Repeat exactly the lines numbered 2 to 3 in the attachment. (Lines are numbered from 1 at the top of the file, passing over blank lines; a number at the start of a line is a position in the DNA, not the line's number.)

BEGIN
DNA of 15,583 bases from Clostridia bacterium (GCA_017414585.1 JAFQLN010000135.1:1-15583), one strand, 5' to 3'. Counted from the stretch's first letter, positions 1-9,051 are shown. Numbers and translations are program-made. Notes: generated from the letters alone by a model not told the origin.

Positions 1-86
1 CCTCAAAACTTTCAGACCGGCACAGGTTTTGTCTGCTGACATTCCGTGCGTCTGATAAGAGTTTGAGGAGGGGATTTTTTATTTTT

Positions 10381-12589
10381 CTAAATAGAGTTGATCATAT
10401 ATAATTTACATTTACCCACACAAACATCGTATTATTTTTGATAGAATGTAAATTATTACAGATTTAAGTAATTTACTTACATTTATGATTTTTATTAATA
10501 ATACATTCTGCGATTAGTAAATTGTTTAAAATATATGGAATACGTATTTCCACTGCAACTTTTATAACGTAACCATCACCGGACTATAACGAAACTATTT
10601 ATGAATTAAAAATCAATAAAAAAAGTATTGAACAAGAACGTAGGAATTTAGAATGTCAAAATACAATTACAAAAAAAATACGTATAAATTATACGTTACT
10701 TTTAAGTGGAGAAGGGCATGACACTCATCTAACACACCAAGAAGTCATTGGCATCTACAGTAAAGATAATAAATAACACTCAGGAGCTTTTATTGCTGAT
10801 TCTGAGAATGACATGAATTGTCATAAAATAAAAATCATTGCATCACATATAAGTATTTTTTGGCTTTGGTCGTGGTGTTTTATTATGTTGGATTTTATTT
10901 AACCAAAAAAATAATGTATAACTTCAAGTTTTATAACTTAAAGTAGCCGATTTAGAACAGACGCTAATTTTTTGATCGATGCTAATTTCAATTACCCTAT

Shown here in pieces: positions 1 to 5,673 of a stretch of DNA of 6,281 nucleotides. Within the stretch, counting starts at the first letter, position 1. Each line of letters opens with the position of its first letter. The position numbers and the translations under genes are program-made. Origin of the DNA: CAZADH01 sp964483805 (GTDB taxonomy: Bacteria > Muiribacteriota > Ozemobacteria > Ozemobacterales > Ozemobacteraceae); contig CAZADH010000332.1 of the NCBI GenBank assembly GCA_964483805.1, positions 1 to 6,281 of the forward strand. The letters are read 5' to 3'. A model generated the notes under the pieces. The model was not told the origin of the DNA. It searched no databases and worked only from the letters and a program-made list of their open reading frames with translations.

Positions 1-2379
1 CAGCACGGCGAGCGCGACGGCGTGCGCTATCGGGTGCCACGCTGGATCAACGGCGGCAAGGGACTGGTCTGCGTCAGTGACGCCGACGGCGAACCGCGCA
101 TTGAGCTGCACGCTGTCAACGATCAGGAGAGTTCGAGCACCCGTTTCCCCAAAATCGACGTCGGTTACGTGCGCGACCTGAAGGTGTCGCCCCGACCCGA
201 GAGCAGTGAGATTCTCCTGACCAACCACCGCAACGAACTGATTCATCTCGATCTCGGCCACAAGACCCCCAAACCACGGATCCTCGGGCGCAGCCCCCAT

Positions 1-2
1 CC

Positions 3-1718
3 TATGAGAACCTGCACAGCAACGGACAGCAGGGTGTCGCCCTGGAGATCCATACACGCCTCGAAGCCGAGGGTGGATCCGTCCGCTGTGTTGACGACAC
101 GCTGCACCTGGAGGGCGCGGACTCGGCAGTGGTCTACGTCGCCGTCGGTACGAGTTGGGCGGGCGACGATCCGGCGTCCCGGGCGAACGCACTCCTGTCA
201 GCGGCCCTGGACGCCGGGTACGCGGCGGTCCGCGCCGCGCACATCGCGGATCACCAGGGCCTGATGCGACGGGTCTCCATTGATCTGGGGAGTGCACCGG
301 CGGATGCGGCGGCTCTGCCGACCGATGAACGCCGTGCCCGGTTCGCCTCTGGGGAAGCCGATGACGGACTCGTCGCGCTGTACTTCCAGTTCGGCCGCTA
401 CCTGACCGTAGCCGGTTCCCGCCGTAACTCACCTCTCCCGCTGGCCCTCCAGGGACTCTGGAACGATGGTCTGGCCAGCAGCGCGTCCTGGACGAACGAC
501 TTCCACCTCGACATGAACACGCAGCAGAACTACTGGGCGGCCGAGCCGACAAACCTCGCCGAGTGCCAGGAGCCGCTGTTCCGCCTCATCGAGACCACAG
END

Positions 1-86
1 CCTCAAAACTTTCAGACCGGCACAGGTTTTGTCTGCTGACATTCCGTGCGTCTGATAAGAGTTTGAGGAGGGGATTTTTTATTTTT